Allaying the concerns of some at the time the review policy was adopted, the report found that “academic preparation, as measured by traditional indicators such as GPA and test scores, has remained quite stable” with the comprehensive review policy in place.

The report also noted that “the degree to which the selective campuses are accessible to low-income or educationally disadvantaged students has not declined, and some campuses have seen increases.” (At Berkeley, the percentage of underrepresented minorities admitted in fall 2002 actually increased slightly over the previous year.)

The report identified areas that need further study, including the role of “hardship” as a qualifying factor for admission. BOARS, said Sawrey, found no evidence that hardship plays an inappropriate role in UC admissions: “We aren’t looking to make charitable considerations; we are driven by the belief that strong academic performance in the face of obstacles is another indicator of future academic success.”

The report recommended that UC track the academic performance of students admitted under comprehensive review. It also noted that, while UC already verifies the accuracy of self-reported academic records, a systemwide verification process for applications will begin next fall.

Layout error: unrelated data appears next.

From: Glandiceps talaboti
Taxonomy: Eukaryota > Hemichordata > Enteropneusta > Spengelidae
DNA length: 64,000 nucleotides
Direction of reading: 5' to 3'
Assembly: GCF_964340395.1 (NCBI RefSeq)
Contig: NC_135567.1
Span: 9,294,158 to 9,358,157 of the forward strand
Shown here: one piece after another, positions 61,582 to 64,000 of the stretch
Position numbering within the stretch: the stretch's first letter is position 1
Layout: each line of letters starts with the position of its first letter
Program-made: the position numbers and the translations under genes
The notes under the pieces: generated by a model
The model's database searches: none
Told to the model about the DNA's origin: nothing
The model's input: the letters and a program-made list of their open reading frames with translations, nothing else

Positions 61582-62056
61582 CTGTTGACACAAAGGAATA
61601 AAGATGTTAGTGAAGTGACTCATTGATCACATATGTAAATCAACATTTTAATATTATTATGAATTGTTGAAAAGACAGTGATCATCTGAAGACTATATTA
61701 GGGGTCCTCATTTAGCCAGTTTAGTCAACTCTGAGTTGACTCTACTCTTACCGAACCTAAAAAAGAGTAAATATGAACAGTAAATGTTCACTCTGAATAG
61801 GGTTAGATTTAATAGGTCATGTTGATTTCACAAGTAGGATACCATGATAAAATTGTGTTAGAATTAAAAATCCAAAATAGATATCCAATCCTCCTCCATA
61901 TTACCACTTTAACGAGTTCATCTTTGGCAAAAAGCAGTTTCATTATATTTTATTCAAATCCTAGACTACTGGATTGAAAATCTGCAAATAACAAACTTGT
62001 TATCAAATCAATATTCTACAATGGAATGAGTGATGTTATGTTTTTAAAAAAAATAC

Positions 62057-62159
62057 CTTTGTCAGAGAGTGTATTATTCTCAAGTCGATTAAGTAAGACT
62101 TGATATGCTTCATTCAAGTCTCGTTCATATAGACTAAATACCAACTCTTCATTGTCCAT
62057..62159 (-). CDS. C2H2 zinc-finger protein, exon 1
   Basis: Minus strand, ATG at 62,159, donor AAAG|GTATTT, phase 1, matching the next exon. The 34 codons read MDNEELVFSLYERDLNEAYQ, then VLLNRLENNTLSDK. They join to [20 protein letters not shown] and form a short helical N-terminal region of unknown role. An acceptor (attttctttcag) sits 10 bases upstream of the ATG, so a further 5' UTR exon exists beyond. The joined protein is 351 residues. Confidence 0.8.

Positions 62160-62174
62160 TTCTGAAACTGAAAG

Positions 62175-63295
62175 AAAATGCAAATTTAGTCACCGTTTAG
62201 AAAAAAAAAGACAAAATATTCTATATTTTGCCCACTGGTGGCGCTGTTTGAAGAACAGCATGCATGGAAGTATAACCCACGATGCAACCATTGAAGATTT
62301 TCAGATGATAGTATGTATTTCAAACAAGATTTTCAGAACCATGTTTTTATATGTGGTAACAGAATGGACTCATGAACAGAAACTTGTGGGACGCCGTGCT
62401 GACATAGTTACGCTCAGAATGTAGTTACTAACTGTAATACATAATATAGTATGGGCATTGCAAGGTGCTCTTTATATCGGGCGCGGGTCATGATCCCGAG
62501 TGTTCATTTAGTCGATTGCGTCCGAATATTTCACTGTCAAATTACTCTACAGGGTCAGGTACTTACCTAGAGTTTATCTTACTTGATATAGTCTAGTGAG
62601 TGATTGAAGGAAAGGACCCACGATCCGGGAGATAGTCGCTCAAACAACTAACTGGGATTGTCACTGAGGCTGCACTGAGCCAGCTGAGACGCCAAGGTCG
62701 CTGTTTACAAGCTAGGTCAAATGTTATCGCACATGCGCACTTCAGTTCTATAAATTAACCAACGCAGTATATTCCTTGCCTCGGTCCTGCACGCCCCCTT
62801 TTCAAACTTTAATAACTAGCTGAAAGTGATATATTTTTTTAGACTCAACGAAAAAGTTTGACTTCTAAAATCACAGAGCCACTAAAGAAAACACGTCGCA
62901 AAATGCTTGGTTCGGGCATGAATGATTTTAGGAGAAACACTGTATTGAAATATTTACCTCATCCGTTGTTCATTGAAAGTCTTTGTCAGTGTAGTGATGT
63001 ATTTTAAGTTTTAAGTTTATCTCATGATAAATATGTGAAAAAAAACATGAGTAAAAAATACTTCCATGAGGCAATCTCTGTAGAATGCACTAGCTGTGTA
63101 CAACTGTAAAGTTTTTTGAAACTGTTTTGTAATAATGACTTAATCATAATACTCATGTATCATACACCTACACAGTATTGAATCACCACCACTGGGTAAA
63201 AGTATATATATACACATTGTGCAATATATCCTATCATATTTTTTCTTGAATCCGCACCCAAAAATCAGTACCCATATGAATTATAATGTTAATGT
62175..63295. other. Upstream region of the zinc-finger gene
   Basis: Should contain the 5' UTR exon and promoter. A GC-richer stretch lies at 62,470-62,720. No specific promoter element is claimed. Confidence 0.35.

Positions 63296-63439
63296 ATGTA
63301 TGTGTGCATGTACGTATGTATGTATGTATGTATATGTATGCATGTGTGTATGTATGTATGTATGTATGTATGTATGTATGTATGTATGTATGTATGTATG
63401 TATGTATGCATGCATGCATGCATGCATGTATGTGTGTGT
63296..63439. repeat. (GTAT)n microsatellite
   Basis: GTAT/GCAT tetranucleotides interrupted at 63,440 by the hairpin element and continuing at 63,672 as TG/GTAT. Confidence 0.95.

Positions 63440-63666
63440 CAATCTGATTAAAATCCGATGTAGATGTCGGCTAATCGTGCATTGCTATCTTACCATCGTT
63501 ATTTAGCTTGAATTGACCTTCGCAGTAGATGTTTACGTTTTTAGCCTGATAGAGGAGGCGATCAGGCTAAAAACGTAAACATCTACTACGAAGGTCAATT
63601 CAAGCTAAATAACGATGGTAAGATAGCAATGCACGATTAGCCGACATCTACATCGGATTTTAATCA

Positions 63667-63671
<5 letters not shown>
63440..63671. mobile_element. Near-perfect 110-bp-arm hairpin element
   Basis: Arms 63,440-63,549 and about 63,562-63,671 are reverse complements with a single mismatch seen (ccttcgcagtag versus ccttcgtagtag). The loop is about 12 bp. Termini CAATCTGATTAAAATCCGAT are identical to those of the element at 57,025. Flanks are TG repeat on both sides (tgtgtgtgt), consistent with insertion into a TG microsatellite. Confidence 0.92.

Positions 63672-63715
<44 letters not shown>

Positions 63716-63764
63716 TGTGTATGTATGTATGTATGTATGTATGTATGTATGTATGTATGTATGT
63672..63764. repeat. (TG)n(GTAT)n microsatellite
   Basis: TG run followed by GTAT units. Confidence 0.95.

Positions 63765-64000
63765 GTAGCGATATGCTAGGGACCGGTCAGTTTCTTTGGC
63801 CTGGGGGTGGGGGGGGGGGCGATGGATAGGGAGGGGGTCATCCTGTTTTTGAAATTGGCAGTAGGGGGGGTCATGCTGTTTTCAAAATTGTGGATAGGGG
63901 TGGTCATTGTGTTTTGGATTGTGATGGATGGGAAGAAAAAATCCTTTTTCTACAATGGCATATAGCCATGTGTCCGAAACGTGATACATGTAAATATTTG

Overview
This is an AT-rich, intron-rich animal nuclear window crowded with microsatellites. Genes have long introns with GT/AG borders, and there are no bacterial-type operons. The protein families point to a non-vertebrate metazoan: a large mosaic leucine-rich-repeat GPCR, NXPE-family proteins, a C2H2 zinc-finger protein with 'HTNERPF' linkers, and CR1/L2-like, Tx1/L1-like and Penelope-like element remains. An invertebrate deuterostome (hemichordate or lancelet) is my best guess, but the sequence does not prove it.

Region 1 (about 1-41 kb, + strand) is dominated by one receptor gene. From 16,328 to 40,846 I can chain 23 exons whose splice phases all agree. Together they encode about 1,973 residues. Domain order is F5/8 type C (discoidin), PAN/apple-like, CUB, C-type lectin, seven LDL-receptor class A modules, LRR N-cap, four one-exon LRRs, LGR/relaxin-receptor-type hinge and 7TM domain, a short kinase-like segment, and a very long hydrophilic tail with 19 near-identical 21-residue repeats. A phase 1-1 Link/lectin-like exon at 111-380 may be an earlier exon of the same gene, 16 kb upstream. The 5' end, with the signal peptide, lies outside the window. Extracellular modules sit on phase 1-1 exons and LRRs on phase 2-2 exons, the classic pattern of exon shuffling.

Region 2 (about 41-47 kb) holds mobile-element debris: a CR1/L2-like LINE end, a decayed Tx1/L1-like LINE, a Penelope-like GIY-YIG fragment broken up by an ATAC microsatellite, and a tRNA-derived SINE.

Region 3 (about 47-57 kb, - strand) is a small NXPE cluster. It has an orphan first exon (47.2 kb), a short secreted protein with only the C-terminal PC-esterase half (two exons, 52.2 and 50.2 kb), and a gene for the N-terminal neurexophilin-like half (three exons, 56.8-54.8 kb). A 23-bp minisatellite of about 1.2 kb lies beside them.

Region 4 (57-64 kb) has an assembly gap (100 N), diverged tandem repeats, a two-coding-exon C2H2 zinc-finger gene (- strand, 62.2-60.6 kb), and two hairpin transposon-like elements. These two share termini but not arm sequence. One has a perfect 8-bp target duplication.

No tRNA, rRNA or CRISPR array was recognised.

Atkinson: UC is ‘incredibly robust’
Just prior to lunch on the first day of the meeting, UC President Richard Atkinson announced his intention to resign his post, effective Oct. 1, 2003. Only four of UC’s 17 presidents have served longer in that post than Atkinson, who took office on Oct. 1, 1995.

His tenure has been marked by a number of accomplishments, including:

• the expansion of outreach programs to K-12 schools and students;
• the adoption of comprehensive review of undergraduate admissions;
• improving admission tests;
• appointment of eight of ten current chancellors;
• extending domestic-partner benefits to UC employees;
• groundbreaking for UC Merced, the first new UC campus in nearly 40 years;
• overseeing expansion of existing campuses to help accommodate 40 percent enrollment growth;
• achieving $1 billion in annual private support for the first time in UC history.

“The University of California is an incredibly robust institution,” Atkinson told the regents. “When I became president, the university was grappling with severe budget constraints and a bitter conflict over affirmative action. I think it is fair to say that we have not only recovered from the difficulties of that era, but we have thrived.”

A special committee will be appointed by the chair of the regents to consider candidates to replace Atkinson. That committee will be assisted by an Academic Advisory Committee and will consult with constituent groups, including advisory committees of students, staff, and alumni.


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Copyright 2002, The Regents of the University of California.